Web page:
Even as trends in education conspire to give local nonprofit New Jersey SEEDS a lively new relevancy, it’s looking forward to the day of its dissolution.
John Castano, executive director of the organization, is committed enough to the change his nonprofit works toward to say that.
“It would be a wonderful thing to see happen if we no longer needed to exist at all — if the playing field in education were to be evened out,” he said. “But until then, it’s important to help students who don’t have the same access to education (because of) a ZIP code. We feel like it’s critical to the future of the world.”
For more than 25 years, this Newark nonprofit has been directing programming to help high-achieving students from low-income families get the right educational resources and placement in the country’s best schools.
And colleges, craving more diversity, are now after the top quality but historically overlooked students from households below the poverty line that SEEDS is cultivating through its new College Scholars Program.
“In the past few years, the critical importance of diversity and the social justice component — providing access and opportunity to all students — has come to the fore of educational discussion,” Castano said. “We’ve been there along the way, but now we’re poised to capitalize on it.”
The program, which currently takes in select students from certain public high schools within 25 miles of Newark, is not about counting just on the charity of Ivy League schools and other top-ranking institutions, Castano said.
“What universities have told us is that they’re all moving toward a more diverse campus because they want to provide these students with exposure to as many different types of people as possible,” he said. “What we’ve been told is it’s for the benefit of everyone on that campus.”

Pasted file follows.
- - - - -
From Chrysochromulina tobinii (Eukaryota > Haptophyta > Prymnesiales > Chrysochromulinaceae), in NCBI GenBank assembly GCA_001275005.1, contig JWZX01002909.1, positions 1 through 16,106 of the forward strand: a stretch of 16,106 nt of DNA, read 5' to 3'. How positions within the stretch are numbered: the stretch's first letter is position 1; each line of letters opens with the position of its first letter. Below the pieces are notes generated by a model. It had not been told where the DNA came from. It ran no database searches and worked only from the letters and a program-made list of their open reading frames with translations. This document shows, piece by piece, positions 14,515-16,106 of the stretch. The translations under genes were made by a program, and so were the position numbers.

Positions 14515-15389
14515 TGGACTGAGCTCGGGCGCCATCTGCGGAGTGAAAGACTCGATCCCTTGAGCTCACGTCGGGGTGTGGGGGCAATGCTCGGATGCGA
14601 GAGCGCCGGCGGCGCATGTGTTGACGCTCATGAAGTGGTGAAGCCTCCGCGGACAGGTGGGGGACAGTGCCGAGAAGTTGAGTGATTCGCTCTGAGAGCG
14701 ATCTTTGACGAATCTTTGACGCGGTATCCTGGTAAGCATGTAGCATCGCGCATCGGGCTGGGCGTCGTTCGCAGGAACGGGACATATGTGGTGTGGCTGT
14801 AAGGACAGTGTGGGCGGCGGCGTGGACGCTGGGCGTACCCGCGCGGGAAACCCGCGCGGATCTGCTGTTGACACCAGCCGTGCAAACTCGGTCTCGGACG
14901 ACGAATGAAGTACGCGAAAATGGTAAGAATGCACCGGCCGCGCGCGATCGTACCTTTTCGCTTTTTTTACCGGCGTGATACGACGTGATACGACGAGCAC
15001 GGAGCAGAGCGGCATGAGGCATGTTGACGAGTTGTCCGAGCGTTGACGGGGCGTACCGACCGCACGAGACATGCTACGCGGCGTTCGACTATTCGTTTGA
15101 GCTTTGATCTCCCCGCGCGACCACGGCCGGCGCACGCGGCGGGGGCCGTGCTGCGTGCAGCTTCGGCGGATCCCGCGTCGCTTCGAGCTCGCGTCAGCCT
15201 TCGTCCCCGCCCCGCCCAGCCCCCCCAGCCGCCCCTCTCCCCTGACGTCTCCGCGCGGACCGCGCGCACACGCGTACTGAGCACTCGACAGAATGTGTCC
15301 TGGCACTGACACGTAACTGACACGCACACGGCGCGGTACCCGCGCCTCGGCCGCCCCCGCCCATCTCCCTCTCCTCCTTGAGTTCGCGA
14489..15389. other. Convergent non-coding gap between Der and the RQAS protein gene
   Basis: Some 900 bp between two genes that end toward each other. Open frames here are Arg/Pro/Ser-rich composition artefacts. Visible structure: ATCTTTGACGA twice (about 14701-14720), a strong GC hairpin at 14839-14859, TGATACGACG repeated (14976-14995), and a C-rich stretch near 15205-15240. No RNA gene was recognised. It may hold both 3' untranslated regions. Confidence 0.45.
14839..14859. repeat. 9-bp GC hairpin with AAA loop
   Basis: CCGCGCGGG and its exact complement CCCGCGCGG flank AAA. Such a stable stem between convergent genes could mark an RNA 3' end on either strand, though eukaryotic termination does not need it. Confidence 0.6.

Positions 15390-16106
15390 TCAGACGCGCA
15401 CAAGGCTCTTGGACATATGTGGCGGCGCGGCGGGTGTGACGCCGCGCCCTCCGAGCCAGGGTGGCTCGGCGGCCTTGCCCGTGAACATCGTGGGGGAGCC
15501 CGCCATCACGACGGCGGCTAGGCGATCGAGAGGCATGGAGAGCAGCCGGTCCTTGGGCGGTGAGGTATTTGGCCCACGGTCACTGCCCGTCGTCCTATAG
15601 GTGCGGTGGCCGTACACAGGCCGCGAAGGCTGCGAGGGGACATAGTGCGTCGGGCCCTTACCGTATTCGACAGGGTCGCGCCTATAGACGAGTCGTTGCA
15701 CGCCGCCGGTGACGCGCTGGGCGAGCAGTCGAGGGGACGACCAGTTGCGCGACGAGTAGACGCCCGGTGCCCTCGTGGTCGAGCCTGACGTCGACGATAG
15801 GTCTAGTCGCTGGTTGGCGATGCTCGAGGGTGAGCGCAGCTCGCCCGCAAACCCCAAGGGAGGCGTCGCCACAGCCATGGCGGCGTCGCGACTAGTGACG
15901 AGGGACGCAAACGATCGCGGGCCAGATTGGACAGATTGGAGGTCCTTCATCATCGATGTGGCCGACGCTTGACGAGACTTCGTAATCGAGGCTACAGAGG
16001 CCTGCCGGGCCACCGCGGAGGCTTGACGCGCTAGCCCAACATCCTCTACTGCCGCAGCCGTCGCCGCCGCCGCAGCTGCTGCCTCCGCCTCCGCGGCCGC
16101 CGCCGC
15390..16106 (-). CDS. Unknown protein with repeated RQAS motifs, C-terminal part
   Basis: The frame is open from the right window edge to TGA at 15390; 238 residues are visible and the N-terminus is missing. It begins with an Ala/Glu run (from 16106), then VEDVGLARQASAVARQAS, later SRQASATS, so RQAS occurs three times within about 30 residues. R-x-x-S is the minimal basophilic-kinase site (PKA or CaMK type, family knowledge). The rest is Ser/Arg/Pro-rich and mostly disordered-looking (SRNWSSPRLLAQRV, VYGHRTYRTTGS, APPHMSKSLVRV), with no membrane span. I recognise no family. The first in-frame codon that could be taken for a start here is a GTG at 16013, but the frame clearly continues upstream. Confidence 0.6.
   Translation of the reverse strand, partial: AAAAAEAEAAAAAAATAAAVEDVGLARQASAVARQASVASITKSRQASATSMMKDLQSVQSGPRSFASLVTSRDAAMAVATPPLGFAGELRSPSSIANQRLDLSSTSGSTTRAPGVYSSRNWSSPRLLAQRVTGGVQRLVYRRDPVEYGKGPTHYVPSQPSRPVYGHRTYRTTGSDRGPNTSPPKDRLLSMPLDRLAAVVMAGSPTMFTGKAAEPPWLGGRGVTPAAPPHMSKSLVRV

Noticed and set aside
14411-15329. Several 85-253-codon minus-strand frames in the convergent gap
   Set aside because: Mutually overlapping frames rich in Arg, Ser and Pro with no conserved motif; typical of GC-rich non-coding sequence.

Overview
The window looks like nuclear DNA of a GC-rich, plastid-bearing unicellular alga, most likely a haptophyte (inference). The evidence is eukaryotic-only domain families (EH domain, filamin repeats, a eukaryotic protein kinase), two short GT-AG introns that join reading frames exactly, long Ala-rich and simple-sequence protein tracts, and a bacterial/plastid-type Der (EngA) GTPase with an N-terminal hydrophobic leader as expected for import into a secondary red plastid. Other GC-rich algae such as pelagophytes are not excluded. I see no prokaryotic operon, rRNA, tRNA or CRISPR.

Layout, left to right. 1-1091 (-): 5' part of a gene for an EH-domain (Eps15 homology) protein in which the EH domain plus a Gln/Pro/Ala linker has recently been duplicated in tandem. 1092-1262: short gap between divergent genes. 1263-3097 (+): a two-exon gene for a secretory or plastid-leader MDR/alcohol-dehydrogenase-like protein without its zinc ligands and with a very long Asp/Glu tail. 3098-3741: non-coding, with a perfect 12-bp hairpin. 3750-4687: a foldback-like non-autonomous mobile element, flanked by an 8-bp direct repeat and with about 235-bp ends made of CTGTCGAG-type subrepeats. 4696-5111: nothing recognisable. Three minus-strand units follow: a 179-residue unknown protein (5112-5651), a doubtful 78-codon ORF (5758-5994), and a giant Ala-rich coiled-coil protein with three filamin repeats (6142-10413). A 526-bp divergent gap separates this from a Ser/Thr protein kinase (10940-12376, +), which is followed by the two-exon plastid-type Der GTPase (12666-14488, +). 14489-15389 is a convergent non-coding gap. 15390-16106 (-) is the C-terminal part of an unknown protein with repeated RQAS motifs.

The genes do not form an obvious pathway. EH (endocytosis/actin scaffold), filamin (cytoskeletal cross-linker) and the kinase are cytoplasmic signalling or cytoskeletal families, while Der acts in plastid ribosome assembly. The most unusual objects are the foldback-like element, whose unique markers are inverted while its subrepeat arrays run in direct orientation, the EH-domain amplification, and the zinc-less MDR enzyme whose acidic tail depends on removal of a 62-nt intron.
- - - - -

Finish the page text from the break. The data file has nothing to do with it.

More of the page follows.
A great deal is also expected of the students that partake in the intense College Scholars Program, Castano added. It involves a rigorous acceptance process and a 17-month education experience intended to prepare students for ultra-competitive schools.
“It’s an intense program that these kids commit to, but the outcomes are so strong,” he said.“When we formed it, we spoke to about 30 or so different colleges around the country and said ‘what is it you’re looking for?’ Through the process of asking that question and learning we developed a curriculum and relationships that allowed us to be successful.”
The program is only on its third cohort. Among those that graduated the program’s last class, all but one of the students from low income school districts went on to attend colleges considered highly competitive.
Two other programs have existed for a lot longer at SEEDS: one, the Young Scholars Program, is a 14-month program for fifth- and sixth-graders that paves the way for enrollment in boarding schools; the other is the Scholars Program, a similar program for eighth-grade students.
“The unfortunate fact is that, usually among the lowest income quartile, of those that go to college — which is already a diminished population — the amount that graduate is in the teens,” Castano said. “For the highest income districts, it’s just shy of 80 percent. SEEDS students hover just above 80 percent — outperforming students from those high income areas.”
Both the Young Scholars Program and the Scholars Program could take a few more students a year, Castano said; unfortunately, however, the placements don’t exist nationally to expand these programs dramatically. But the College Scholars Program initiative has a lot of room to grow.
“So, in terms of expansion, as we look down the road, that’s where we’re focusing,” he said. “We’re considering opportunities even outside of New Jersey to expand that program. … We want to help as many students as we can while the lack of access problem still exists.”
Reach John Castano of New Jersey SEEDS at: email@example.com or 973-642-6422, ext. 221.